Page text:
As the play, ‘Nothing on’ stumbles rapidly towards its, Broadway opening, actors and characters, text and subtext, drama backstage and comedy onstage become indistinguishable. Will it be a massive success or colossal failure? The stakes get higher, the actors sink lower and the Director has a nervous break down as hilarity ultimately ensues and ‘Nothing on’ becomes ‘Noises off’.
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The action sets off in NY as the play, ‘Nothing On’ is about to premiere. The director, Lloyd Fellows, played by the brilliant Michael Caine, can’t bear to watch and races frantically out of the theatre lobby. His voiceover sends us back to the night before opening night in Des Moines where the final tech/dress does not go overly well. It is a play within a play, as the actors own agendas interfere with the rehearsal. Carol Burnett is Dotty Ottley, an aging comic actress who has put her life savings into this run. She is having an affair with much younger co-star, Garry Lejeune (John Ritter), who just happens to have a strong jealous streak. This affair is blabbed to fellow cast members by the gossip of the group, Belinda Blair (Marilu Henner) who also accidentally unveils fellow actor Frederick Dallas’ (Christopher Reeve) impending divorce, and Lloyds own two timing affairs with stage manager Poppy Taylor (Julie Hagerty) and fresh out of drama school ingÈnue Brooke Ashton (Nicollette Sheridan). The deaf, bumbling alcoholic Selsdon Mowbray (Denholm Elliott) keeps getting lost when he needs to be onstage and comes onstage before his cues, and lone backstage crew member Tim (Mark Linn-Baker), nearly collapses from exhaustion as he frantically tries to cater to everybody else’s every command.
The tumultuous relationship between Dotty and Garry, marred by a clueless nosebleed fraught Freddy, defines the central conflict of ‘Noises off’. In the world of ‘Nothing On’, Dotty plays the housekeeper for a couple who is living in Spain in a bid not to pay tax. All the action occurs in their home, a two-story house in the country. The couple, played by Belinda and Freddy, return to their home in secret while Garry’s character, one of the letting agents, is using this supposedly vacant home to conduct an affair with Brooke’s character. Dotty’s character should be on her day off but has chosen to stay in the house to watch TV, and Selsdon plays a burglar who catches them all out.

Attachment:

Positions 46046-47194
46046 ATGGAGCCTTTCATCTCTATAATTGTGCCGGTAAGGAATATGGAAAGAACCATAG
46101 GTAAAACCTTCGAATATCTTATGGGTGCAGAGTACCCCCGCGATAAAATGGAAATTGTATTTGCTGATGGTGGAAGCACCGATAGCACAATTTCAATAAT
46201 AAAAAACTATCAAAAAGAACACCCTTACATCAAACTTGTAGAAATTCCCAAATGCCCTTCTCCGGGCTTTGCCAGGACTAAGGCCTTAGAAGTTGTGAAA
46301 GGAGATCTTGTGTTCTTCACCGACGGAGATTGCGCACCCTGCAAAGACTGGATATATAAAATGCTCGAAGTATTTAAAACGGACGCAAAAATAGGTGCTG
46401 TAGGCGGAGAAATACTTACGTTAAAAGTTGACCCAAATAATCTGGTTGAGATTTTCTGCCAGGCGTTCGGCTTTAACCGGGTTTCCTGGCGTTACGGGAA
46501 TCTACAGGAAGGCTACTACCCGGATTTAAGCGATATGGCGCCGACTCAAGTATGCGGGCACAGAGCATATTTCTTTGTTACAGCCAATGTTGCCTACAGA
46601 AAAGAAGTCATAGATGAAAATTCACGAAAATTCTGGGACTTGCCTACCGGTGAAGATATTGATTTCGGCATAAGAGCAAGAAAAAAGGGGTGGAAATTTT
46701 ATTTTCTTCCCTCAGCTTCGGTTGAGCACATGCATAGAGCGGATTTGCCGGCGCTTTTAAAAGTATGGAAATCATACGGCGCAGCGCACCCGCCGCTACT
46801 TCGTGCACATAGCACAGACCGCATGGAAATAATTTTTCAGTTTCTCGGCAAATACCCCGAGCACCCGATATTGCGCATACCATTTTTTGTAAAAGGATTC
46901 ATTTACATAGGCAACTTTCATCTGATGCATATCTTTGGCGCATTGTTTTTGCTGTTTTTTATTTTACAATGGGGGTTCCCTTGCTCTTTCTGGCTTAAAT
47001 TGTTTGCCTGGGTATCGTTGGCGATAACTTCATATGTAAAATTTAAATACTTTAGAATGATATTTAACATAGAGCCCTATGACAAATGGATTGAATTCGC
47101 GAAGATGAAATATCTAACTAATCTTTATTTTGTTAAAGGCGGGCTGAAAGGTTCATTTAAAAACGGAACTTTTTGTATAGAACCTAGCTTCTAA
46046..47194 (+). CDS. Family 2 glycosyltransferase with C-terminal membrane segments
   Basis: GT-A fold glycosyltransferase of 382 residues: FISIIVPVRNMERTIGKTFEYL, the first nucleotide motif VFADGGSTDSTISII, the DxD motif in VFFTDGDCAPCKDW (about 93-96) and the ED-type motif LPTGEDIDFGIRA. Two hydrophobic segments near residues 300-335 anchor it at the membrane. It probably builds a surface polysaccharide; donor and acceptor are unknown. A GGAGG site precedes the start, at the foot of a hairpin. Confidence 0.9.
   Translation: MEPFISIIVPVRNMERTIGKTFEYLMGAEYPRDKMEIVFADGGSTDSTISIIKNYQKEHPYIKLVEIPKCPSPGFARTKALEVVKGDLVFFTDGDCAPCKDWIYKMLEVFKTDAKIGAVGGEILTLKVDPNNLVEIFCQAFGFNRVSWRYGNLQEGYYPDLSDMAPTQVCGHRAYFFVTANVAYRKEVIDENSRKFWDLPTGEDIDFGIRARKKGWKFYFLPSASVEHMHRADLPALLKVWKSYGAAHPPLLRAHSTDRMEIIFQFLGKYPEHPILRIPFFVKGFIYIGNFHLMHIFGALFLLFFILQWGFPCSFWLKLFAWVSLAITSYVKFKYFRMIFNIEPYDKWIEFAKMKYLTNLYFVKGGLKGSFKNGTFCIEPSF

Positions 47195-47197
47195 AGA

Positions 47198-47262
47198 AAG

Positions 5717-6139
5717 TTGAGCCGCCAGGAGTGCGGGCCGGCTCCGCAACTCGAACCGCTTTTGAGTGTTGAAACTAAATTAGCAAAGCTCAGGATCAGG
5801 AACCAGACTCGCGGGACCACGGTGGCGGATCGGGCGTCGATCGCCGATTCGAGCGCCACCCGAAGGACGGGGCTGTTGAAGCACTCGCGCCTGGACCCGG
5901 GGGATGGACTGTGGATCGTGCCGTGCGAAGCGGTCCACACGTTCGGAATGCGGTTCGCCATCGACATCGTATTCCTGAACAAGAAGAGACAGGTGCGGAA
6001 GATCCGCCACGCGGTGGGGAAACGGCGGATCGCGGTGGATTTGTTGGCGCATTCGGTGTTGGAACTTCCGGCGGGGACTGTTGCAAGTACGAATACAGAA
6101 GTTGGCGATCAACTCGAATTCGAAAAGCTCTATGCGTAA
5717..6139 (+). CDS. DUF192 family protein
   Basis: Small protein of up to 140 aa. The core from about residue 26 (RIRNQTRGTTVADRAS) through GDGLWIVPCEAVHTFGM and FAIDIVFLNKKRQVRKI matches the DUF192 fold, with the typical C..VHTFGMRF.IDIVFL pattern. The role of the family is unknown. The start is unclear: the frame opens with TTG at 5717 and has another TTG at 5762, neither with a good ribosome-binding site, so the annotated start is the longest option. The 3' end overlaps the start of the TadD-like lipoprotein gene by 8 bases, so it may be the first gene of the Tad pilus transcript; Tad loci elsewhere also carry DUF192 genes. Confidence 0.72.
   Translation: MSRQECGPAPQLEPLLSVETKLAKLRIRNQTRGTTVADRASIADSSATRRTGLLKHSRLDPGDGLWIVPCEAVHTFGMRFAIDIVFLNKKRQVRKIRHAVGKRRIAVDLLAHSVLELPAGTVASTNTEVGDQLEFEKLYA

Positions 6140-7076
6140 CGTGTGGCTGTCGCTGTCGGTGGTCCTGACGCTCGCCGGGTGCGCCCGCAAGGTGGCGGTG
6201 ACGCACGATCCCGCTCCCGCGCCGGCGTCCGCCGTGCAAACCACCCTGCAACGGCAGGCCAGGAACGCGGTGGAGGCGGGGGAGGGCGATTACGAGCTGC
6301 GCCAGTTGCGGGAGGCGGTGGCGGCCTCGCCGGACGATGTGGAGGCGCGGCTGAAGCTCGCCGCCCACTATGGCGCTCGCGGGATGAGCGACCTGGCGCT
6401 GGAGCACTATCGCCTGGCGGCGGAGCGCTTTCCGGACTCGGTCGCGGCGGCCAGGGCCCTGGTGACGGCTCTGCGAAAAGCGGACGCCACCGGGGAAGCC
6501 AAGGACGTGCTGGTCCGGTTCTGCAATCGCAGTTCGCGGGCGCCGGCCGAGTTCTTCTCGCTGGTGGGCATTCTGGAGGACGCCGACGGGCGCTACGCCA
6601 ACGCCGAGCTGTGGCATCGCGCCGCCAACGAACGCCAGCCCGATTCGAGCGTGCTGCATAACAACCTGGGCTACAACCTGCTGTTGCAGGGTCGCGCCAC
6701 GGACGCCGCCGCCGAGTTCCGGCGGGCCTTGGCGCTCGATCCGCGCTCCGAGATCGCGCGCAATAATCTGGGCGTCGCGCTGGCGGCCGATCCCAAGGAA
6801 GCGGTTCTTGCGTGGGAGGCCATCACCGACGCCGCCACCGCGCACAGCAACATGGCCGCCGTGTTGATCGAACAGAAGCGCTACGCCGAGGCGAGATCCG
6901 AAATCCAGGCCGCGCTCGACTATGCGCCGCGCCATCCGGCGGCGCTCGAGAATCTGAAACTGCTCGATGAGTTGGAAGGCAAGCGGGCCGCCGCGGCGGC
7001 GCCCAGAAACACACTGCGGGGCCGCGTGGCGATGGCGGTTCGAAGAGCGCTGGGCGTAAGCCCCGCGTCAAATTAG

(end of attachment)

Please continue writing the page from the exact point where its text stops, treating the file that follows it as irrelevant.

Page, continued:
This is a slapstick comedy written for the London stage. The first act is the dress rehearsal. The second act is a performance a few weeks later shown entirely from backstage, written nearly all as stage directions without a single word of dialogue other than what is overheard from the action on stage, and the third act is a performance quite a few months later shown just from the front. The progression of the play, ‘Nothing On’, deteriorates from act to act as the backstage drama largely takes over. Shoelaces are tied between props, plates of sardines go everywhere, violence rears its ugly head, and Brooke spends most of the time in her underwear. All the while, the desperate Poppy and Tim try and keep it together almost in spite of Lloyd’s help and the play descends into catastrophe and chaos.
Surprisingly, the film takes the extra step of creating a successful final moment where the Broadway audience loves it and the onstage tableau of ‘Nothing on’ depicts a new and happy set of endings for the ‘Noises off’ audience. This, along with some other elements of the film that have been created purely for the cinema, do feel a bit forced. Another example of this is the accent choice—or lack of it. There are onstage attempts at humorous British accents, which I think are meant to help define what is part of ‘Nothing on’ verses what is not. At first this works and the accents come and go at precise moments. However, as the action descends into chaos, the accents go away completely. They don’t add much to any element of the film and seem almost gratuitous.
Anyone who has ever done any theatre, even if that is just being in a school play, knows that things don’t always go smoothly. Even with its faults, this film has managed to capture the ultimate directors nightmare, and make us love it. I dare anyone to watch Noises off and not burst into laughter throughout the film. It is not the most brilliant piece of cinematic legend in the world, but it is a highly entertaining comedy which promises to put a smile on your face and which I would recommend to anyone who just wants to laugh.